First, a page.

Smith resigned from the most powerful job in Scottish football yesterday citing personal reasons. Both his elderly parents are ill and he has opted to devote more time to their care.
Ogilvie, an SFA vice-president, is one of several candidates to be considered as a potential successor by the SFA board, although he is unlikely to formally apply for the post. President George Peat will assume executive responsibilities until Smith's replacement is found.
Ogilvie has earned himself a reputation as one of the game's most respected administrators during 27 years as general secretary at Rangers and as managing director of Hearts since 2005.
Along with the Anderlecht chairman Roger Vanden Stock, he instigated the European Cup's overhaul from knockout to group format after UEFA accepted his personal recommendations in 1990, and is hugely respected within the corridors of Hampden Park. However, the increasing public gaze that goes with the job of SFA chief executive may not suit Ogilvie, known as a private family man. Smith incurred some scathing criticism of late for his attempts to punish Livingston striker Robbie Winters for diving and over the SFA's disciplinary appeals procedure.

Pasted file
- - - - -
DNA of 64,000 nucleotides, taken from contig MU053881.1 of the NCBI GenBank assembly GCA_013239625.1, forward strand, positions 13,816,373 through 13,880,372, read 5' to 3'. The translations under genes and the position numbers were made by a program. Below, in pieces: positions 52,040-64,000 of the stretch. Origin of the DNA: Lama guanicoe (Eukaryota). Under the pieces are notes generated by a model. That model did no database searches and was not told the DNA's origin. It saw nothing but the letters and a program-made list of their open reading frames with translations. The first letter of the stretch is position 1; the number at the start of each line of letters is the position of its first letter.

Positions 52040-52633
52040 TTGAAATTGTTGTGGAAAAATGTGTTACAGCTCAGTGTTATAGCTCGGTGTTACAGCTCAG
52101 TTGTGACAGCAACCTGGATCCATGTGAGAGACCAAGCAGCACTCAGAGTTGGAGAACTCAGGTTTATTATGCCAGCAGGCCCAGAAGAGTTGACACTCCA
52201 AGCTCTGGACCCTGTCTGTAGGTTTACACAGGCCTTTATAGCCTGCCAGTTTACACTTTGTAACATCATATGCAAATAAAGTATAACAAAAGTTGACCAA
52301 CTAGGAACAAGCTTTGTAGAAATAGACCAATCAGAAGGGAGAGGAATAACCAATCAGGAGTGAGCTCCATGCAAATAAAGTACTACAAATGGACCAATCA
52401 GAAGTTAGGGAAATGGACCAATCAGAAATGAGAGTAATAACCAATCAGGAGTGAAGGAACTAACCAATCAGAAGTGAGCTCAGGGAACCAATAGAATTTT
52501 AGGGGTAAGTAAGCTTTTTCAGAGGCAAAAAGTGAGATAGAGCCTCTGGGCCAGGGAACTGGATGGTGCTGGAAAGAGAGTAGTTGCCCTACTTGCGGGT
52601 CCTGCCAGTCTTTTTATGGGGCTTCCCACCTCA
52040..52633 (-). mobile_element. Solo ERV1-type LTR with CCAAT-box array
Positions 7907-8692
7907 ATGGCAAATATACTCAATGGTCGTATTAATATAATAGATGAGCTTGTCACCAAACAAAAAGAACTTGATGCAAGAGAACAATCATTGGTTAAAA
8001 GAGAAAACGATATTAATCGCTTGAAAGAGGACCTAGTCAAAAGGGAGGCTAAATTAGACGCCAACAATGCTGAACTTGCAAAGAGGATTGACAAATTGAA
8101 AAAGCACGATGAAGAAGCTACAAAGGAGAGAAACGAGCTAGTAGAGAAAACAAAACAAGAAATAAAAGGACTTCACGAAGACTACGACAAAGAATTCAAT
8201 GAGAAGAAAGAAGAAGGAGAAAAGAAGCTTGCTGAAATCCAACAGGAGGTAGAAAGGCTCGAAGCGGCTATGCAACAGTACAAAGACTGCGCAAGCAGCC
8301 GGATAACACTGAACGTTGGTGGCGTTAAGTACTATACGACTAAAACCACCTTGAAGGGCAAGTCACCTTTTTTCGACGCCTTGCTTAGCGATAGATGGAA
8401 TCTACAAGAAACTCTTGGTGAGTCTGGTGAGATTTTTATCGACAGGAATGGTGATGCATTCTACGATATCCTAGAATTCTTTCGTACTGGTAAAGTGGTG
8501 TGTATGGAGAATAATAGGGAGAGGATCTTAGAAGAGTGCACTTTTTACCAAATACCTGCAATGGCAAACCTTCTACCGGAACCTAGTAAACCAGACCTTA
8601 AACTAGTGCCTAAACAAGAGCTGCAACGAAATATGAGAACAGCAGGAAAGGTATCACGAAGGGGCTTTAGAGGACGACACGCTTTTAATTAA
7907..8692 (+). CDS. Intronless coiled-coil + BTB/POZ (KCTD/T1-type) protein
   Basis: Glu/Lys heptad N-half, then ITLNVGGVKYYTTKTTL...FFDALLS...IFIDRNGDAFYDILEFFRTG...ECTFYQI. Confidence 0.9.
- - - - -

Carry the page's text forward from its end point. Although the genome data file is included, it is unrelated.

In the briefest of statements issued last night, the SFA said: "Gordon Smith has resigned from his post as chief executive. A further statement will be issued tomorrow."
The association looked outwith Hampden when they appointed Smith three years ago but may decide to promote from within this time. However, Hearts are certain to try and resist any attempt to prise Ogilvie from Tynecastle.